The Robert Owen had raised the demand for ten-hour day in year 1810, and instituted it in his New Lanark cotton mills. By 1817 he had formulated the goal of the 8-hour day and coined slogan 8 hours labour, 8 hours recreation, 8 hours full rest. Women and children in the England were granted the ten-hour day in 1847. 8-hour day movement. The 8-hour day movement forms part of the early history for the celebration of the Labour Day, and the May Day in many nations and cultures.

A New Society for the New Millennium?

Robert Owen often talked of the new Millennium; a time, he hoped, when society would be greatly improved. When he opened the Institute for the Formation of Character on New Year's Day 1816, he gave an Address to the Inhabitants of New Lanark, in which he outlined his hopes for the Millennium, his plans, and his notion that education was the means of achieving a better and fairer society.

The Address included these memorable words:

"What ideas individuals may attach to the term "Millennium" I know not; but I know that society may be formed so as to exist without crime, without poverty, with health greatly improved, with little, if any misery, and with intelligence and happiness increased a hundredfold: and no obstacle whatsoever intervenes at this moment except ignorance to prevent such a state of society from becoming universal".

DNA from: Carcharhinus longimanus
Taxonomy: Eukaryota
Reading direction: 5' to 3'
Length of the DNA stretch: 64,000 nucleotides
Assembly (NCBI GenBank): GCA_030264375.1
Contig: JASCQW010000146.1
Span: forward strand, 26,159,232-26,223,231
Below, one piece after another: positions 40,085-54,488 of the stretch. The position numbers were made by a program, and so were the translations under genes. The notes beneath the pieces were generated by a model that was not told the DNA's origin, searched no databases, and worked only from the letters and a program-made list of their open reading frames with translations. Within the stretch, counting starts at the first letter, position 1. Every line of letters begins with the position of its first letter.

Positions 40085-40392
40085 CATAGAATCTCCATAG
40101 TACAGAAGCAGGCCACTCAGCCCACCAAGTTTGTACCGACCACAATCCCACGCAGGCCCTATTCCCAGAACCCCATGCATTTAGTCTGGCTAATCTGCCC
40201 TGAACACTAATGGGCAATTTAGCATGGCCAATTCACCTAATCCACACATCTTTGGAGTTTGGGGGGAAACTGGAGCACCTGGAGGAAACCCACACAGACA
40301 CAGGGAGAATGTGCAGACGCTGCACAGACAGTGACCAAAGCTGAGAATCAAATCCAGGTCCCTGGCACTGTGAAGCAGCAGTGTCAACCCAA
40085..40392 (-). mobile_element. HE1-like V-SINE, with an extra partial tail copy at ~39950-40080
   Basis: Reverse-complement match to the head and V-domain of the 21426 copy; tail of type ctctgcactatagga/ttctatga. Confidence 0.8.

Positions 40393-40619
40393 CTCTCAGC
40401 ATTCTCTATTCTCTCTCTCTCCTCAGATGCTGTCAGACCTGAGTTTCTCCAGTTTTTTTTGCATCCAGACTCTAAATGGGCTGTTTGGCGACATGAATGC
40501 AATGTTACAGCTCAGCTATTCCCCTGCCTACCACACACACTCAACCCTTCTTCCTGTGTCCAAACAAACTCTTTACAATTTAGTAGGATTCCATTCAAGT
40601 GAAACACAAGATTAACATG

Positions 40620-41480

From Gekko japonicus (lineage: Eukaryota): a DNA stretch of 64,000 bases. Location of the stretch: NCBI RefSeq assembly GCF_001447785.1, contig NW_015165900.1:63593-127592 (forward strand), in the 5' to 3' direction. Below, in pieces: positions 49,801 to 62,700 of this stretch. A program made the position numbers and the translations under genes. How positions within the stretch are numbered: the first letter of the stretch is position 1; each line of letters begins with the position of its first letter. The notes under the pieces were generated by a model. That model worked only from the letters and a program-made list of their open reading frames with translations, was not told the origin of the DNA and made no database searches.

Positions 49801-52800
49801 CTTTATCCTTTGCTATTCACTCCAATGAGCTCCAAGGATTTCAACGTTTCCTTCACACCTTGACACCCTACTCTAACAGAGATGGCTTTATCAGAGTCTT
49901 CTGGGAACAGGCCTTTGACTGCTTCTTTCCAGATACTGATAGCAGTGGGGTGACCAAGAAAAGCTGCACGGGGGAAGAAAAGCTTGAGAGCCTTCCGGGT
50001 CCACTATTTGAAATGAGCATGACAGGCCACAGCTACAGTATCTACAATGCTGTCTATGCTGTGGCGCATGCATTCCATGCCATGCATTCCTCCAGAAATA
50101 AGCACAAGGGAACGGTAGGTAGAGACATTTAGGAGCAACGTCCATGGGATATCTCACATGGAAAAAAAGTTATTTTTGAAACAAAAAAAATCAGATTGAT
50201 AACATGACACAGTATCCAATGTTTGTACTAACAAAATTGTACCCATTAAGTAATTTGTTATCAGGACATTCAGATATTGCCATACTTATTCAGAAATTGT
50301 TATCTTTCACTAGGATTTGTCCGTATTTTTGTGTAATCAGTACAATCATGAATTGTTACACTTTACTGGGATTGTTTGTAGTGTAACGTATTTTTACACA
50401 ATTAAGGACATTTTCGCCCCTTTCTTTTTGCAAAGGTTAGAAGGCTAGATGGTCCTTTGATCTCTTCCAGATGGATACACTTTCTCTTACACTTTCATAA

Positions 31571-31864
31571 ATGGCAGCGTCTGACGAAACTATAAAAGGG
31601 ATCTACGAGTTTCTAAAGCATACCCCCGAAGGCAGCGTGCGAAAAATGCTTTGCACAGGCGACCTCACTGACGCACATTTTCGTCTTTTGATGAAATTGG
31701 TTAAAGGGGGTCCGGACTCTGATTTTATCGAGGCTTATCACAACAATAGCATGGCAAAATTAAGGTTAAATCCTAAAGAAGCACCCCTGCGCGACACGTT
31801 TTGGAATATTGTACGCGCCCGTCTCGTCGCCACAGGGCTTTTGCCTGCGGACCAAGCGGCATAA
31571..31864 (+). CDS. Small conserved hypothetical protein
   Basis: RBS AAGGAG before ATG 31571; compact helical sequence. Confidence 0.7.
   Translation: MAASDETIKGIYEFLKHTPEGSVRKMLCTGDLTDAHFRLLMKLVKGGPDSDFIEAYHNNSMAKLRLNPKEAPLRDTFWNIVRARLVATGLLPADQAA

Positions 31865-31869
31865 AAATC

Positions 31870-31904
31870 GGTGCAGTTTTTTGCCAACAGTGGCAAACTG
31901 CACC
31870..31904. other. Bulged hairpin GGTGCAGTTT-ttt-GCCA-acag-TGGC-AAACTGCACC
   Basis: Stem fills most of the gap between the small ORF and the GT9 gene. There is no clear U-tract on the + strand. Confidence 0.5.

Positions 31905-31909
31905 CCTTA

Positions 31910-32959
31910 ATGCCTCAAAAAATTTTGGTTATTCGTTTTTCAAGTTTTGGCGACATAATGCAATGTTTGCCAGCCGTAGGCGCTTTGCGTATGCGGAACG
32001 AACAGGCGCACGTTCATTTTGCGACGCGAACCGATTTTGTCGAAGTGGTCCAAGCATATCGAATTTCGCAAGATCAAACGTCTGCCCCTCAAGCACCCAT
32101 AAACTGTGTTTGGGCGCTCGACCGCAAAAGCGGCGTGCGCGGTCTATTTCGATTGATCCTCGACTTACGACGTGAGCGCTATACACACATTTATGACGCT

Working Conditions

Owen's extremely advanced system of factory management, which he pioneered at the New Lanark Mills gained him credibility, not only as a successful businessman, but also as a benevolent employer. He proved that commercial success could be achieved without exploitation of those employed; his approach to social and economic organisation was extended beyond the mill floor into every aspect of village life.

"The working classes may be injuriously degraded and oppressed in three ways:

    1. When they are neglected in infancy

    2. When they are overworked by their employer, and are thus rendered incompetent from ignorance to make a good use of high wages when they can procure them.

    3. When they are paid low wages for their labour ". (On the employment of children in manufactories, 1818)

"The lowest stage of humanity is experienced when the individual must labour for a small pittance of wages from others". (From a Paper Dedicated to the Governments of Great Britain, Austria, Russia, France, Prussia and the United States of America, London 1841)

"Eight hours' daily labour is enough for any human being, and under proper arrangements sufficient to afford an ample supply of food, raiment and shelter, or the necessaries and comforts of life, and for the remainder of his time, every person is entitled to education, recreation and sleep". (From the Foundation Axioms of Owen's "Society for Promoting National Regeneration", 1833)


Robert Owen's views had particular appeal for women. At a time when men were hostile to women's rights, he courted controversy by denouncing marriage, as it then existed, as a form of slavery for women.

"Women will be no longer made the slaves of, or dependent upon men…. They will be equal in education, rights, privileges and personal liberty". (Book of the New Moral World: Sixth Part, 1841)